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Bryan Beller - Bass Player Again - Finally
by Achim Wagner
Gitarre und Bass (Germany)
Published November, 2005
Translation of original German text by Achim Wagner & edited by Bryan Beller

While playing with Dweezil Zappa, Steve Vai, James LaBrie, Wayne Kramer and Mike Keneally and being a columnist for Bass Player magazine, Bryan Beller also had a career up to the top position with amp manufacturer SWR, founded his own label and recorded, mixed and produced his first solo album. All this drained a lot of energy out of the life of Bryan. Now, after a dramatic winter of 2004/2005, he has finally revolved into a full-time musician again.

* * * * *

G&B: Bryan, with SWR you had a job a lot of people envied you about. And you quit it?

Bryan: I started in their development department and eventually became vice president of the company, when it got bought up by Fender. Then I became Marketing Manager for the brand. It was a good experience for me, learning about business and corporate culture at the very highest level, but I did it just long enough to realize that I needed to be a musician. I wanted to get back in touch with the reason why I knew all these people in the first place. You know, I endorsed SWR as a player before I worked for them. And at some point I wanted more stability - this job. Then I had it but it got out of control and started taking over my life, so I had to bring back music more back into my life. And I'm very happy that I did that. It was a very important step in my life.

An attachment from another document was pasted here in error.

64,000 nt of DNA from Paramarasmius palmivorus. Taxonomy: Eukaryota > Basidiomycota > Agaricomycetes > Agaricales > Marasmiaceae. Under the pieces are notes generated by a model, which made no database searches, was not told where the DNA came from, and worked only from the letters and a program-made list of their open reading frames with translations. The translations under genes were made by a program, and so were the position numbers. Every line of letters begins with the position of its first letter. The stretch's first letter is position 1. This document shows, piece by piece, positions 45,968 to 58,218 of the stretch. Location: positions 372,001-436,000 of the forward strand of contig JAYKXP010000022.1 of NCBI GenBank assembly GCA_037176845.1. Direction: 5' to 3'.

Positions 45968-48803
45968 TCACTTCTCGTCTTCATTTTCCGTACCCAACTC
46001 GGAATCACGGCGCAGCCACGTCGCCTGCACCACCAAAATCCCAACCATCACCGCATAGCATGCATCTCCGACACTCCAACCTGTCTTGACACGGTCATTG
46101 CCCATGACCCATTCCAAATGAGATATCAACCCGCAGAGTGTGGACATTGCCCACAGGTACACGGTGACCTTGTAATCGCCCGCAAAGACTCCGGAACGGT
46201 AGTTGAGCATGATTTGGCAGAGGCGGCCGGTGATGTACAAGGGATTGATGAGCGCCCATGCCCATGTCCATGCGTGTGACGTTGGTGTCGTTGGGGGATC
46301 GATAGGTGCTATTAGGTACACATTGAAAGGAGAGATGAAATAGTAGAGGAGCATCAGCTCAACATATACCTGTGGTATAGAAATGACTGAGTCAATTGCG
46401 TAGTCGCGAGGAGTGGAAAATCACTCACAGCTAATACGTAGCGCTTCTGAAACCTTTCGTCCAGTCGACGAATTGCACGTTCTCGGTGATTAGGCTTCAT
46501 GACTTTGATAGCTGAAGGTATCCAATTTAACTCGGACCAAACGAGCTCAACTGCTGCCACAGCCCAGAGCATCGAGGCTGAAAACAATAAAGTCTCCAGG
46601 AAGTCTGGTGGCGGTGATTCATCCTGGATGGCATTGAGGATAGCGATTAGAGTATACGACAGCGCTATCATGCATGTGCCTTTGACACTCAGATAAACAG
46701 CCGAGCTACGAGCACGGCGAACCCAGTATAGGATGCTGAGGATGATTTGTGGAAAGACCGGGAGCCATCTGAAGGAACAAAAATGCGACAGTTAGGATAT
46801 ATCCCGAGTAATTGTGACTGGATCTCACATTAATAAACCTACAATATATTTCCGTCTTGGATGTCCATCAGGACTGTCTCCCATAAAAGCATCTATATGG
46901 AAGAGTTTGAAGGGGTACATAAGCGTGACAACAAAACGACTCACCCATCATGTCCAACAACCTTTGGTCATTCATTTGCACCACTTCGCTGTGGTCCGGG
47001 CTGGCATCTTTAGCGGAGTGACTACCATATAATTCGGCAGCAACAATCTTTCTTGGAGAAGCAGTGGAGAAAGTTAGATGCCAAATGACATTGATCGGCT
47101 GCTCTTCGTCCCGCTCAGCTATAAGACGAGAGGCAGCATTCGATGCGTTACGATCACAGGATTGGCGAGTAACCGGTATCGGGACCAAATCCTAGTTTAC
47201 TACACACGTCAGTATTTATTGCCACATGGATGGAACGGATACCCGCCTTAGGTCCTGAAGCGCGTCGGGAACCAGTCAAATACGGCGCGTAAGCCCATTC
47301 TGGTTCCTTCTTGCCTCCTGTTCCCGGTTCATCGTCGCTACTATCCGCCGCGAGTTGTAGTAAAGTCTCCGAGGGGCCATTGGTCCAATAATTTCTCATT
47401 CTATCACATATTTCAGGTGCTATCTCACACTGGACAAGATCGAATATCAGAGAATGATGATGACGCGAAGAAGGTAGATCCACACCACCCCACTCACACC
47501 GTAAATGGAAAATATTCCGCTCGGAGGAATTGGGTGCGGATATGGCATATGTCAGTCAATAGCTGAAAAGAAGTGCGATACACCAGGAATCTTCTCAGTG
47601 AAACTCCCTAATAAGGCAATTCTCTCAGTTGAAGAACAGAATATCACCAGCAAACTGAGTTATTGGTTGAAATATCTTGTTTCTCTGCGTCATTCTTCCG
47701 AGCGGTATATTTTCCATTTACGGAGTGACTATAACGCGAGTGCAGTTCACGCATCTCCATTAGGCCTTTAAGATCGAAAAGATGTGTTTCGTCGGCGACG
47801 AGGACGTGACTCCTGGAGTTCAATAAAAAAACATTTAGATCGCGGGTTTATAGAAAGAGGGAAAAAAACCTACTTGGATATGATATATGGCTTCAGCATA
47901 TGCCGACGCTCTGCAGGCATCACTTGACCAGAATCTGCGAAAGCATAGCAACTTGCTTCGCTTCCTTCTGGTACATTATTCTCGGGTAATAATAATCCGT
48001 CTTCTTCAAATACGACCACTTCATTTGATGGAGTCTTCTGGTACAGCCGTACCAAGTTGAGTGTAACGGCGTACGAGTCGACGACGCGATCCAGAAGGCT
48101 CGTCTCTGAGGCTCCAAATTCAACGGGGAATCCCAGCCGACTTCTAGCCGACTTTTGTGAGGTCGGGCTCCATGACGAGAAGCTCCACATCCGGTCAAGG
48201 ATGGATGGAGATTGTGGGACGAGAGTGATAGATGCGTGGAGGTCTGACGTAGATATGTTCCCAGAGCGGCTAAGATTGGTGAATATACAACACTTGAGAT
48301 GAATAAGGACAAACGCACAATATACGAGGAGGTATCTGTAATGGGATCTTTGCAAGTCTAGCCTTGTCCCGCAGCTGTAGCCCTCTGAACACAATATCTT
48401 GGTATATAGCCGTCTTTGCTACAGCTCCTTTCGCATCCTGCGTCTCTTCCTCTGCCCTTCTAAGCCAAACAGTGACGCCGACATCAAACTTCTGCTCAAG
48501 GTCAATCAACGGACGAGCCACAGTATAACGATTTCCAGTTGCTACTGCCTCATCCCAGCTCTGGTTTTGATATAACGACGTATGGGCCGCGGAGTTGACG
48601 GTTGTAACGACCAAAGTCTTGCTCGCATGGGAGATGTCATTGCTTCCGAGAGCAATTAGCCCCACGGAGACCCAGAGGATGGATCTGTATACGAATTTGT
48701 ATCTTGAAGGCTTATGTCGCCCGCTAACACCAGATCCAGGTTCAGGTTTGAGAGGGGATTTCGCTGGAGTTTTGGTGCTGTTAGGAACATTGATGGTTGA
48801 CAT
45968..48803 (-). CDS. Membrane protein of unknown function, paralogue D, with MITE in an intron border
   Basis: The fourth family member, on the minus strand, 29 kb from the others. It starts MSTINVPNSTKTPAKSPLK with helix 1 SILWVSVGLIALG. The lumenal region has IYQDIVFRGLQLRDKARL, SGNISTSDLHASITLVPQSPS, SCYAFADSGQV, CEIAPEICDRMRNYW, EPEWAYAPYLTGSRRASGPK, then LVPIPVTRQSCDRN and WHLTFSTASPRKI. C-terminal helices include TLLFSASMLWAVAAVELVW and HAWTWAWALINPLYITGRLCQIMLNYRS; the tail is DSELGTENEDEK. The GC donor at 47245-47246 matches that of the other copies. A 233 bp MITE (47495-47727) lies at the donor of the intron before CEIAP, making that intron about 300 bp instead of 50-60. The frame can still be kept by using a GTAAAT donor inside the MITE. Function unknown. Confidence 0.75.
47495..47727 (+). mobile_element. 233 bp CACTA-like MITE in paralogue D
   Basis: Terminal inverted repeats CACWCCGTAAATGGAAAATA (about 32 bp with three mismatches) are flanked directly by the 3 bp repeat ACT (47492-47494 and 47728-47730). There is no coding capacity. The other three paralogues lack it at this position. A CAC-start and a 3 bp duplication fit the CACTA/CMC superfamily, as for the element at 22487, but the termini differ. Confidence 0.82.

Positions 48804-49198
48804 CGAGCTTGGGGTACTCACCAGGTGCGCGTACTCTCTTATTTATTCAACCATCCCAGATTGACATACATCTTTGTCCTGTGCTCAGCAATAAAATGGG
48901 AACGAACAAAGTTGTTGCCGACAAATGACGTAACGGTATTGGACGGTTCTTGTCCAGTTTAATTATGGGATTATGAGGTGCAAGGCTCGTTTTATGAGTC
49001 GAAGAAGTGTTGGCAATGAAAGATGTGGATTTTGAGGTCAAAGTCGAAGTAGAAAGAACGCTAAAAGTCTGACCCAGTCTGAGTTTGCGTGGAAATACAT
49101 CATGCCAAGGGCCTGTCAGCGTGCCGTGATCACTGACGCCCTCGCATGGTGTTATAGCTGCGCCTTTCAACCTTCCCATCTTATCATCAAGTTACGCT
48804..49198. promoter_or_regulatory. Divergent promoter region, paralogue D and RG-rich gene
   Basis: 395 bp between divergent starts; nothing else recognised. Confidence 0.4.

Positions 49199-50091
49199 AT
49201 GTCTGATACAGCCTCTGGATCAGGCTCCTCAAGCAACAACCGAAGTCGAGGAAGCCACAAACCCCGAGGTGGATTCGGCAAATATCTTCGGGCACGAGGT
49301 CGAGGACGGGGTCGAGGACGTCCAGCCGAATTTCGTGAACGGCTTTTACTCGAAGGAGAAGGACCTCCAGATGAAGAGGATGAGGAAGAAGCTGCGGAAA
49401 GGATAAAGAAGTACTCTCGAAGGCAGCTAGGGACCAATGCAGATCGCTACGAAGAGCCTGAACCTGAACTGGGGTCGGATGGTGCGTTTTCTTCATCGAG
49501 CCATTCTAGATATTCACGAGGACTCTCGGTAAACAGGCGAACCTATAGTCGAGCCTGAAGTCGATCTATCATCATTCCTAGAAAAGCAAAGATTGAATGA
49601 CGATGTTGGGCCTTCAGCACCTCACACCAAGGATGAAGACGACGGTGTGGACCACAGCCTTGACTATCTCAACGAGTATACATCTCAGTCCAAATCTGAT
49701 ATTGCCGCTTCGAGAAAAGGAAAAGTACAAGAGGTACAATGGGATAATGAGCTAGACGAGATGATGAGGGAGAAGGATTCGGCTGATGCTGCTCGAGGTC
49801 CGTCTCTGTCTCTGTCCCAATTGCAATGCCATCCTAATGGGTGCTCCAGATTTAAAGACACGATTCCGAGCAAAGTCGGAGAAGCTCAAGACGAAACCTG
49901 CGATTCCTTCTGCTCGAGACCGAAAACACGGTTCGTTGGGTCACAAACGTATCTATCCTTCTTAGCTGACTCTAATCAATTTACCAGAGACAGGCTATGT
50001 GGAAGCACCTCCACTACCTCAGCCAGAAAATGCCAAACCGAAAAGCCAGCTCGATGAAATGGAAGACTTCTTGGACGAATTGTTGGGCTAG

G&B: A press release on your solo CD View says, it reflects the story of an overloaded life.

Bryan: View is really the story of someone who has it under control on the surface, but then the more you go down, and find out about things that are not surface related, the emotional, social, sexual content, the things your life is really all about, are out of control. This causes a lot of stress and negative, but real feelings. So as the record goes on, it gets more - not so much instrumentally, but there is some vocal content - angry and frustrated and then finally in the end there is the surrender to that. It was a miracle that I was even able to do View. You know, as it says in the press release, the company was being sold while we were recording, which is about the worst possible time to do such a thing. But we did it anyway and I'm very happy that I did it when I did it, because I really did it just to have it exist. You know, if I get run over by a train tomorrow, there will be this album on this earth.